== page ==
Overview of Part-Time Nursing Programs

People who want a degree in nursing but have to keep working their regular jobs have multiple educational options. Many schools provide students the opportunity to take classes at night and on weekends as well as allowing them more time to earn the credits necessary for a degree. Part-time nursing programs are available at the associate's, bachelor's and master's degree levels.

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Associate's Degree in Nursing

A part-time associate's degree program in nursing provides further training in the care and treatment of patients. Students add to their base of knowledge about the human body and its ailments in learning to perform diagnostic tests, record medical histories, administer medications and devise treatment plans. An associate's degree may be earned in 3-4 years if a student is attending part-time.

Education Prerequisites

Admission to a part-time associate's degree program requires a high school diploma or GED certificate. Many nursing programs prefer candidates who have completed training as a practical nurse.

Program Coursework

Courses, such as composition, psychology and sociology, which often make up the general education component of an associate's degree program, are considered important supplements to the work of nurses. Medically-related nursing courses might include the following:

  • Anatomy and physiology introduction
  • Nutrition
  • Pharmacology
  • Health assessment
  • Adult patient care

Popular Career Options

Earning a nursing associate's degree qualifies graduates to become registered nurses. Possible employers of registered nurses include:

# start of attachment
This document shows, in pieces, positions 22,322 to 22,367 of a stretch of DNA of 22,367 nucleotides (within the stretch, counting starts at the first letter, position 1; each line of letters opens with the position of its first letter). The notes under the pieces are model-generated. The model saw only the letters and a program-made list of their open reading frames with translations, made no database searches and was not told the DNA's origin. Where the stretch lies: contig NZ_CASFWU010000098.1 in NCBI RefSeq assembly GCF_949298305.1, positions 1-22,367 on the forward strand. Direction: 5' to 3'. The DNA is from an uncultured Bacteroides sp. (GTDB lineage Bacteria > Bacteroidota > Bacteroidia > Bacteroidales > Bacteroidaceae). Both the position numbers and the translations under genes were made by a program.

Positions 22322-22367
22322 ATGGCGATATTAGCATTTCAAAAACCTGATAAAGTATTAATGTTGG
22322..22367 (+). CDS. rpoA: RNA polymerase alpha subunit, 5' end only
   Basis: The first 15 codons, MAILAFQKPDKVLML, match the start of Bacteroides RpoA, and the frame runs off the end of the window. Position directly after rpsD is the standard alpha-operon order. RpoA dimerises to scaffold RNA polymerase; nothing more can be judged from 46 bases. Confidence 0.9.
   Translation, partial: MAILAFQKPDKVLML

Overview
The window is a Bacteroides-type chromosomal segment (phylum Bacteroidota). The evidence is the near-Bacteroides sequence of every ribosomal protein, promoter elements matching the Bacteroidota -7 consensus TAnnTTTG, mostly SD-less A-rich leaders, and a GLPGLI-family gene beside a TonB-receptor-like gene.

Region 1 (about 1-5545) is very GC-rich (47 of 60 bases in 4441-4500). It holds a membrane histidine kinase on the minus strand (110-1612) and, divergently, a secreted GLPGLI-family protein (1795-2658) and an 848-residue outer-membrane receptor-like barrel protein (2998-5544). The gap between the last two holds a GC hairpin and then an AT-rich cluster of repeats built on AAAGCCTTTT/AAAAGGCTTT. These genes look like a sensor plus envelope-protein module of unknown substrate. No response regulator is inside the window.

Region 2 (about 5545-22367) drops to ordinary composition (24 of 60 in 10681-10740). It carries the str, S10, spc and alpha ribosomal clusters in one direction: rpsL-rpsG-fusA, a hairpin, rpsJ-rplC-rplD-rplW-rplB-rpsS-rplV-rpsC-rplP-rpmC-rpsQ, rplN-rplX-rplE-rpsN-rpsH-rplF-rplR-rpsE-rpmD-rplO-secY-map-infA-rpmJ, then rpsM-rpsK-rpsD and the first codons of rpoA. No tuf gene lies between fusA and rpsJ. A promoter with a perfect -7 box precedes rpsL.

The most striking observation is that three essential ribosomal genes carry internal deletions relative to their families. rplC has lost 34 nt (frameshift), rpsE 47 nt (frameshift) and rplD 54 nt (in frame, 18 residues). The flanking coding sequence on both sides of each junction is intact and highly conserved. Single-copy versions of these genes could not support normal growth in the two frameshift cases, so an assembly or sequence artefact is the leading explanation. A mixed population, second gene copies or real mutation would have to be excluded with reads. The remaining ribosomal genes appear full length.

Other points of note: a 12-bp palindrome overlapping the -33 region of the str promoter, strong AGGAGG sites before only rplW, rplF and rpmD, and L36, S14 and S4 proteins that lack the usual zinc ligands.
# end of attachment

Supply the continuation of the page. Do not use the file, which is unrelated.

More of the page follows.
• Private physicians' offices
  • Hospitals
  • Home health care services
  • Schools

Continuing Education Information

Registered nurses can open up more opportunities for advancement by earning a bachelor's degree. Many schools offer transfer programs that allow students to apply their associate's degree credits towards a bachelor's degree


Bachelor's Degree in Nursing

A part- time bachelor's degree program in nursing builds fundamental theoretical and practical knowledge in a range of medical disciplines and introduces students to nursing specialties that can provide a basis for graduate studies. Program content encompasses biochemistry, microbiology, pharmacology pathophysiology and mental health. Students hone their skills in critical thinking, patient management and treatment outcome evaluation. Internships provide the opportunity to gain clinical experience in pediatric, acute, natal or geriatric care. When enrolled on a part- time basis, students may earn a bachelor's degree in 6-7 years.

Education Prerequisites

First-time applicants need a GED certificate or high school diploma for admission to a bachelor's degree program. Some schools require students to complete courses in chemistry, microbiology, history and statistics before they are permitted to enroll in a nursing program.

Program Coursework

The curriculum in bachelor's degree programs typically includes liberal arts courses in history, literature or the arts. Course topics addressing health and patient care include: